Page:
Ukraine Invasion Creates ESG Shifts, Refocuses Nations on Economic Sovereignty, and Reemphasizes Central Bank Digital Currencies’ Risks and Benefits
In the aftermath of Russia’s invasion of Ukraine, leaders of major investments funds across the world anticipate seismic shifts in the global economy. Blackrock CEO, Larry Fink, recently described a fundamental transformation in global supply chains in an annual letter to shareholders. He predicts a reversal of globalization, as countries and companies look to shorten the length of their global supply chain to mitigate geopolitical risks stemming from over-dependency on other countries. Similarly, drastic disruptions to Russia’s export of oil and natural gas will likely encourage a rise in investments in renewable energy and other forms of Environmental, Social, and (Corporate) Governance funds, especially those that further divest from the Russian economy. Large investment firms have taken expedited measures to distance themselves from Russia, while corporate stakeholders reroute supply chains to avoid Russian resources, markets, and financial systems.
In addition, European and G7 sanctions programs have increased the focus on national sovereignty and a nation’s participation in international payment and settlement systems. The SWIFT system routes more than 42 million messages daily from more than 11,000 institutions in 200 countries. However, with certain Russian banks removal from SWIFT, more counties may look for alternatives. Already in the wake of 2014 sanctions programs stemming from the invasion of the Crimean Peninsula, Russia has been building an alternative system, the System for Transfer of Financial Messages (SPFS). The Central Bank of Russia maintains the SPFS system. The system, much like the U.S.’s FedWire system, has broad coverage domestically, although Russia has taken steps to integrate SPFS with other nations, such as China, India, and Iran. At the end of 2020, 23 foreign banks connected to the SPFS system from Armenia, Belarus, Germany, Kazakhstan, Kyrgyzstan, and Switzerland. Today, this network handles about 1/5 of Russian transaction volume. Russia had been working to integrate SPFS with China’s Cross-Border Interbank Payment Systems (CIPS). The impact of the SWIFT removal has been sharp and catastrophic in the short term for cross-border payments. However, it may encourage further development of less-interdependent financial networks for those nations concerned about economic sanctions programs.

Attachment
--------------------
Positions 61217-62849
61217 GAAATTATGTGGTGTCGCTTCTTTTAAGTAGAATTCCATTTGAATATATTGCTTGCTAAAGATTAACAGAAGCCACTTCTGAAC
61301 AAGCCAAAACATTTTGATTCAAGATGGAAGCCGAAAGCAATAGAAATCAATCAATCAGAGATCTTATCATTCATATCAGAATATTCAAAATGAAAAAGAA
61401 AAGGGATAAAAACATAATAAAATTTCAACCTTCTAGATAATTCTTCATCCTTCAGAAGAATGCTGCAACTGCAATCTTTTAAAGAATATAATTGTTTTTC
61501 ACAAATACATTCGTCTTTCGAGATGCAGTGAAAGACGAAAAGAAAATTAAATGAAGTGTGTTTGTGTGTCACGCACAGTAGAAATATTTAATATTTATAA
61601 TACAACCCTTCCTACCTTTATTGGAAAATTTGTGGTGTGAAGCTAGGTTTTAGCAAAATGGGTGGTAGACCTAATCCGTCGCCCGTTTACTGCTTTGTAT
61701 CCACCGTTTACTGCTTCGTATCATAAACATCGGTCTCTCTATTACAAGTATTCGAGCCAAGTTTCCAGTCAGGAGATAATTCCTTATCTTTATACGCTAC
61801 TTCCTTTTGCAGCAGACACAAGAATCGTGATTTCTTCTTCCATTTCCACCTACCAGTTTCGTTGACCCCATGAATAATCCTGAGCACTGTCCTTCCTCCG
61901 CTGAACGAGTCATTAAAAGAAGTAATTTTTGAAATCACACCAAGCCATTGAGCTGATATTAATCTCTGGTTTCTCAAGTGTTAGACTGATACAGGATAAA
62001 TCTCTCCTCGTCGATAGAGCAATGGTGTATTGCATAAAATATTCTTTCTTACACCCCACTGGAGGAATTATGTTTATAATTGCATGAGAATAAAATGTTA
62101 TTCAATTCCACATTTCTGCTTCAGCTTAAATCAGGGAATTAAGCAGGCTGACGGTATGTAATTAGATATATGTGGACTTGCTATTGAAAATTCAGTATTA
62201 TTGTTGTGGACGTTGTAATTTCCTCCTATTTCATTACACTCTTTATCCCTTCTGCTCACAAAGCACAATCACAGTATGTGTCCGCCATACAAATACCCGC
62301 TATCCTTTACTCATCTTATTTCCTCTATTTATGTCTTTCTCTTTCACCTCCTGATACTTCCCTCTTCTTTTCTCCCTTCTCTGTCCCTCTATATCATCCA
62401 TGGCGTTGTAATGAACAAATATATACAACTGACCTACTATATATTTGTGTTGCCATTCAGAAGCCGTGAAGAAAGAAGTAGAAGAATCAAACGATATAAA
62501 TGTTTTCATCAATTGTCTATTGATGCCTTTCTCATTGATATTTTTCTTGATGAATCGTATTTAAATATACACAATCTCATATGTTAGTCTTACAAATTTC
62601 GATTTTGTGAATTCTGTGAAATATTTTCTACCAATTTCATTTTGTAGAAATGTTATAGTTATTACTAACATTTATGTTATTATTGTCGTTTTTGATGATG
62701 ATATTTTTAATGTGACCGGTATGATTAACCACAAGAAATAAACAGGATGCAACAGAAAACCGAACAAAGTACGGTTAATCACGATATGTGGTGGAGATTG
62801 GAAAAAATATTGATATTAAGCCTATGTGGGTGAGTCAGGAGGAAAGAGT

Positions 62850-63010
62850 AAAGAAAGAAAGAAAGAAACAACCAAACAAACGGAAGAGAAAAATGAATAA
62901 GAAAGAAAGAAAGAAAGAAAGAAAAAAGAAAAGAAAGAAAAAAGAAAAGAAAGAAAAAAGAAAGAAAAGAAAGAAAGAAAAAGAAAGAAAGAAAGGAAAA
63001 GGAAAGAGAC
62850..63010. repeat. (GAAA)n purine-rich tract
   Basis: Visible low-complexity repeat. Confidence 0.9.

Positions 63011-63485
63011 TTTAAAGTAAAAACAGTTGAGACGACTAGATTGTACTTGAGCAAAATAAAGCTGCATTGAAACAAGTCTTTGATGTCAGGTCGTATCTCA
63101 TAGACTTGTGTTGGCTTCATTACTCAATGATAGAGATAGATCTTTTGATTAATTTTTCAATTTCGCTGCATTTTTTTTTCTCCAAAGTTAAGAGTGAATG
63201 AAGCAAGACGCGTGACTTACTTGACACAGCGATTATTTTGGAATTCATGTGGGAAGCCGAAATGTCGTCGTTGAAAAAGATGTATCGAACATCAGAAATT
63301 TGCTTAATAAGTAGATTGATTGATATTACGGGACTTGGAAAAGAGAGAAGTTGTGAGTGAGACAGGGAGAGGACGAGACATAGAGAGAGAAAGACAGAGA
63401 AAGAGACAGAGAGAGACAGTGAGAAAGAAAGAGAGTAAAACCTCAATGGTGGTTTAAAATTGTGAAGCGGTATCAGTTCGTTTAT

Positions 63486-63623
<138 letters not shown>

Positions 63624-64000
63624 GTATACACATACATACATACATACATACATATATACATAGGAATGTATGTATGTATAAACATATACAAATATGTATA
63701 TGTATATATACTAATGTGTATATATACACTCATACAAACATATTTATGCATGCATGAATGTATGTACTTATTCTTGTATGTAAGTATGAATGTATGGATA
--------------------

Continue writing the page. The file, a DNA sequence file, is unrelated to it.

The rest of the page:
This same concern is similarly fueling many countries’ examination of central bank digital currencies (CBDCs). These countries are actively reassessing their currency dependencies and continue to seek strategies to enhance the settlement of international transactions. Fink added that, “even before the war, several governments were looking to play a more active role in digital currencies and define the regulatory frameworks under which they operate.” CBDCs have the potential to reduce the risk of money laundering and corruption, but there remain concerns that digital assets will be used to help Russia evade sanctions as the Russian central bank is reportedly developing a digital ruble. The Biden administration recently enacted an executive order on digital currencies, prompting federal agencies to conduct studies and recommend regulations on the launch of a digital U.S. dollar. Read on to find copies of the Executive Order and our recent blog post on the Executive Order.
For information on how FinTechs and financial institutions can combat attempts to use domestic FinTech and banking platforms to evade sanctions programs, please see our articles: Tanks and Banks and Banks and FinTechs Beware: Here Come the Sanctions.